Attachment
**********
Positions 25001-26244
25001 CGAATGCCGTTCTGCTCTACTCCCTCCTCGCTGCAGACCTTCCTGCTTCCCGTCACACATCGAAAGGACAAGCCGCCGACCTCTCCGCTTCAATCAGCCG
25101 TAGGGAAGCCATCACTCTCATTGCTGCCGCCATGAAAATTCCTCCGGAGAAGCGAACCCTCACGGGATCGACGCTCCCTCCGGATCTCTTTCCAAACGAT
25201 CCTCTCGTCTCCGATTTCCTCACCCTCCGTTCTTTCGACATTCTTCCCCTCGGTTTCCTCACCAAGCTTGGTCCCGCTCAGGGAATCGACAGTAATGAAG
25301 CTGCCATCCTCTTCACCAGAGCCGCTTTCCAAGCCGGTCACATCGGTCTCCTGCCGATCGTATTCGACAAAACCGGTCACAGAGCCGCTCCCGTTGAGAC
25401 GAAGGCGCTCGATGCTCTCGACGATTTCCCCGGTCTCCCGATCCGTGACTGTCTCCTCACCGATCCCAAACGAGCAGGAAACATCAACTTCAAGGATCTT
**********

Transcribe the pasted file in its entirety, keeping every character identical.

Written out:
Positions 25001-26244
25001 CGAATGCCGTTCTGCTCTACTCCCTCCTCGCTGCAGACCTTCCTGCTTCCCGTCACACATCGAAAGGACAAGCCGCCGACCTCTCCGCTTCAATCAGCCG
25101 TAGGGAAGCCATCACTCTCATTGCTGCCGCCATGAAAATTCCTCCGGAGAAGCGAACCCTCACGGGATCGACGCTCCCTCCGGATCTCTTTCCAAACGAT
25201 CCTCTCGTCTCCGATTTCCTCACCCTCCGTTCTTTCGACATTCTTCCCCTCGGTTTCCTCACCAAGCTTGGTCCCGCTCAGGGAATCGACAGTAATGAAG
25301 CTGCCATCCTCTTCACCAGAGCCGCTTTCCAAGCCGGTCACATCGGTCTCCTGCCGATCGTATTCGACAAAACCGGTCACAGAGCCGCTCCCGTTGAGAC
25401 GAAGGCGCTCGATGCTCTCGACGATTTCCCCGGTCTCCCGATCCGTGACTGTCTCCTCACCGATCCCAAACGAGCAGGAAACATCAACTTCAAGGATCTT